The widely known yogic text The Bhagavad Gita teaches us not to seek happiness outside of ourselves, but to recognise that peace and happiness lies within. To find Santosha you must ask yourself – If everything was taken away from me in an instant would I still feel whole? Would I still feel happy? Would I still feel content? If we rely on other things to make us happy or content, it can so easily be taken away from us. This can lead our ego to experience possessive, greedy, jealous, fearful feelings. Don’t get me wrong, my children make me happy, I feel content that I have a supportive family and nice materialistic things but I DON’T rely on my family, my children or nice clothes to make me happy, that comes from inside.

Change is inevitable

Everything is changing, our bodies, our minds, our surroundings. Like nature itself, which is constantly changing around us – the weather, the seasons, temperatures and life cycles – our body and mind too are subject to change. What made ‘us’ (and by ‘us’ I mean our body, mind and ego) happy one hour ago may cause us grief the next, but who we truly are underneath is unchanging, pure and true, and more than good enough!

Skip the pursuit of happiness, for what you are seeking has always and will always be within you.

Practicing Santosha

For anyone who has got on their mat to practice yoga, you will have experienced this scenario; you’re easing yourself into a posture and you start to struggle, so you take a peek around the room to see whether you’re doing ‘better’ or ‘worse’ than someone else. Admit it – we’ve all been there at least once! Whether we can stay in downward dog for three minutes comfortably or three breaths, there will always be more ways to further and explore our practice. That’s the joy of yoga! We explore yoga at our own pace, listening to our bodies at all times. Standing splits may be achievable every day when it comes to flexibility but you may have had a rubbish nights sleep the night before class, so listening to your body you will know to back off a little and appreciate your body for getting off its butt to attend to practice, let alone surviving the day on four hours sleep! We need to accept ourselves as we are from minute to minute and day by day.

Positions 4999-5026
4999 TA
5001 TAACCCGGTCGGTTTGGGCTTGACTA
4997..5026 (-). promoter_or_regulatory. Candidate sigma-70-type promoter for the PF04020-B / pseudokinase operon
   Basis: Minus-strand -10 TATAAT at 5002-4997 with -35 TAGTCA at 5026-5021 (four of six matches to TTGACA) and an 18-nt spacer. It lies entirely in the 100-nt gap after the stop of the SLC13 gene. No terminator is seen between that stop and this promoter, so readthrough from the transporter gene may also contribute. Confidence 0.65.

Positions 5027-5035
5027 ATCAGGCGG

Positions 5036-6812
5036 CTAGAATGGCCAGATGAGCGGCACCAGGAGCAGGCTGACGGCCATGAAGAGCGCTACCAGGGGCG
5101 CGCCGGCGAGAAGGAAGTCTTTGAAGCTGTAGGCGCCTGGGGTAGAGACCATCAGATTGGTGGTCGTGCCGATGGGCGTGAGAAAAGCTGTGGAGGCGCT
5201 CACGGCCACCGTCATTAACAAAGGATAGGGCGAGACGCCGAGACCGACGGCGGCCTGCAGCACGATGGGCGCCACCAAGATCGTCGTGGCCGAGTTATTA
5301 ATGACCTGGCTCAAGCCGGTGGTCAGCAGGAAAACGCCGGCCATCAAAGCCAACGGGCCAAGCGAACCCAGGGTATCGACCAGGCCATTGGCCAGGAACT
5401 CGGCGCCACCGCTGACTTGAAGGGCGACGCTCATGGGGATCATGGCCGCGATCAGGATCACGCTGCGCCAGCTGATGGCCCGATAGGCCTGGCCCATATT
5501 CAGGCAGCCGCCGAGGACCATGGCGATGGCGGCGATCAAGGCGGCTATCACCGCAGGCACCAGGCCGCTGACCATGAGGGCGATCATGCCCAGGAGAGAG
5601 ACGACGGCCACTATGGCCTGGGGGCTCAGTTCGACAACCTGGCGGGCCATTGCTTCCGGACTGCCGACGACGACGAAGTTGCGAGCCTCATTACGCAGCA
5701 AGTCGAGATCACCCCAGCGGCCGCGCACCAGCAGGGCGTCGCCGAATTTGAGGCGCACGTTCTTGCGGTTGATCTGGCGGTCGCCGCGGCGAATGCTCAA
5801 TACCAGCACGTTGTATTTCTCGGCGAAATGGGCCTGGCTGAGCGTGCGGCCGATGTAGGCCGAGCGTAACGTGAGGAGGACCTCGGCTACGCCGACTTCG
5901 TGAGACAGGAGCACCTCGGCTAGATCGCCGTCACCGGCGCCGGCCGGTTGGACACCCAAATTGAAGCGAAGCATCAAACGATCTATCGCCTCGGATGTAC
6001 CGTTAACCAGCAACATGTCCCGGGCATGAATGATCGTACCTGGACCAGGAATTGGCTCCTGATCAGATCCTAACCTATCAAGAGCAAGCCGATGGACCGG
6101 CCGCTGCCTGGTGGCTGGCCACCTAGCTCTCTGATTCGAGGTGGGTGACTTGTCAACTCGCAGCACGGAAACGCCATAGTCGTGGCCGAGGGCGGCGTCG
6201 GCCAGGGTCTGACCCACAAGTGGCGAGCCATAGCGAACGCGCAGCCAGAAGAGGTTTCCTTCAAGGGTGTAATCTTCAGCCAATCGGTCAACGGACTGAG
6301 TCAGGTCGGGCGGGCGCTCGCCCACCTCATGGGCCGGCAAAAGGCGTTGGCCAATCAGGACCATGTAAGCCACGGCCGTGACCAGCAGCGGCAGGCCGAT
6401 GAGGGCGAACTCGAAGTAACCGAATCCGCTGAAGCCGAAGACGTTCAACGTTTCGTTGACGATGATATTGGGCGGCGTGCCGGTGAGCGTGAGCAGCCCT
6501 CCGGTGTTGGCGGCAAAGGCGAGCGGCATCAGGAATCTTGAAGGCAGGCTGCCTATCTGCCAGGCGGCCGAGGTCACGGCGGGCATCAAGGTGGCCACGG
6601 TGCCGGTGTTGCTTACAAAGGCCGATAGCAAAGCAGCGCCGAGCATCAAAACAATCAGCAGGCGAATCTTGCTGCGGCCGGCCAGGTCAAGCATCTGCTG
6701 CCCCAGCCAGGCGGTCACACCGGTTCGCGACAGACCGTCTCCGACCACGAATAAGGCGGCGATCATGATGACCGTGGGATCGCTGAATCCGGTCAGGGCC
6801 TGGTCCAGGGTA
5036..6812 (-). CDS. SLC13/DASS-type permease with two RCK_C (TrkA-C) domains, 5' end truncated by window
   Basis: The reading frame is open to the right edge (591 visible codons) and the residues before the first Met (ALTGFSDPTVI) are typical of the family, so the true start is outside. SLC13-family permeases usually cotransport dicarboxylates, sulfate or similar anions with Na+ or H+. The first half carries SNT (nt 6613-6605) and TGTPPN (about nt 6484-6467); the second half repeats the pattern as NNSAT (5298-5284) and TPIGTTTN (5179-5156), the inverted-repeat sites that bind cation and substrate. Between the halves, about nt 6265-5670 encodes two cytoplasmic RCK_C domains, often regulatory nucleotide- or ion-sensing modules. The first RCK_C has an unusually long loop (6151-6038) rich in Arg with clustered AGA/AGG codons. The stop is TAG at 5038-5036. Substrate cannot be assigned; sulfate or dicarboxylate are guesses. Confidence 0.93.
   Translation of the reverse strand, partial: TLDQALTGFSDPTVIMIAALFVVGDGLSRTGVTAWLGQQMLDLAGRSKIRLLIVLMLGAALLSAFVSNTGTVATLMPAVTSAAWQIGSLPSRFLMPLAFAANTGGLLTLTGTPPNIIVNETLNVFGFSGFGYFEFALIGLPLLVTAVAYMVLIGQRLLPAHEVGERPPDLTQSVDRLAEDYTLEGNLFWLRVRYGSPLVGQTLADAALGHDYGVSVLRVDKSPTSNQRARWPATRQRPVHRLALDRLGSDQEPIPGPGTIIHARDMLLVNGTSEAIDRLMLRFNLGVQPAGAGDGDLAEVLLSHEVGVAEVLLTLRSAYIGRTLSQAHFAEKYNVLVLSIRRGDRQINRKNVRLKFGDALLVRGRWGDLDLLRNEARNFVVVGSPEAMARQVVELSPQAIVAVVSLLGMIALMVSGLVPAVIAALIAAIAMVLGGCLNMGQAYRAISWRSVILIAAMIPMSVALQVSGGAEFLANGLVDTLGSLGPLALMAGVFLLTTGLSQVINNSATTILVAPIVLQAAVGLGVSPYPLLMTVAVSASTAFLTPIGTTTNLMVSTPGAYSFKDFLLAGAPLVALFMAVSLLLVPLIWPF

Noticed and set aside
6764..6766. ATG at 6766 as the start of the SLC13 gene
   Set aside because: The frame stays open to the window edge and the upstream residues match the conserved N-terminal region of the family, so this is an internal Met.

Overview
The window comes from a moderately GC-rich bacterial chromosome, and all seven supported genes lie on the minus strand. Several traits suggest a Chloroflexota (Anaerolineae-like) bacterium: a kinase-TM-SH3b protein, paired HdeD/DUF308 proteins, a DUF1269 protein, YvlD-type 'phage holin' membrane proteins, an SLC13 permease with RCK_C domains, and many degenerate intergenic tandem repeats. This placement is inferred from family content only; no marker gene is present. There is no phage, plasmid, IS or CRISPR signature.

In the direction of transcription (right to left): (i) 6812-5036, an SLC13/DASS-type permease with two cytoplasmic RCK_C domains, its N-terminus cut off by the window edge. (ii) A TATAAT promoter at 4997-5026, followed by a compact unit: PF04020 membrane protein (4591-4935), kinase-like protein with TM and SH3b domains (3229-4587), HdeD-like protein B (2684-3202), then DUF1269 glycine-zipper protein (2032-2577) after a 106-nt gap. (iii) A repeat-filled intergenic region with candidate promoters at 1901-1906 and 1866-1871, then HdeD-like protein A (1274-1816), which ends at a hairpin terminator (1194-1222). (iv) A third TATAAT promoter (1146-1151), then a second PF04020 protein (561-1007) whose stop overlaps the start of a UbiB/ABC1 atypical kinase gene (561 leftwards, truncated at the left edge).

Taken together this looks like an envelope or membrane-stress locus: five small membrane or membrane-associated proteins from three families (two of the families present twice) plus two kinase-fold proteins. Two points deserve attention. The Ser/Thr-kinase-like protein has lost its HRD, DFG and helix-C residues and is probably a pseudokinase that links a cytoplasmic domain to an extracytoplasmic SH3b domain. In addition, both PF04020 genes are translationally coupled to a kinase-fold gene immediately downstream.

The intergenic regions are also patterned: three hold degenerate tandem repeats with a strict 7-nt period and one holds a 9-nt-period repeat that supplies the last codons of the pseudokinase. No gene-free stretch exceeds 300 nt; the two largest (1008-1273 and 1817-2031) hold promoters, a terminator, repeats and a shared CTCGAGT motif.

On the mat, we need to leave the ego at the door…we need to listen to our bodies. If we use force and push ourselves into an asana when our body isn’t ready yet, our body will respond by becoming rigid and contracting, almost like a defense mechanism trying to tell the mind “hey, I’m not feeling this whole head to shin lark today!” Forget what the other person is doing next to you…they may have done ballet in their childhood, she may be thinking how amazingly strong you are in arm balances. The point is that each body is different. Genetically we are all different. Our lifestyles are different. So, our yoga practice WILL inevitably be different. Accept that and be grateful that your butt is actually on the mat full stop!

Before and during your next yoga practice, take a moment to give thanks to yourself making the effort to be on your mat, to appreciate yourself for what you are, how far you have come and the opportunities you have ahead of you. Trust me, your body will thank you for listening. You will become more flexible, stronger and balanced when you let go of the need to be. The power is within and will come in its own time.
Namastè , Lea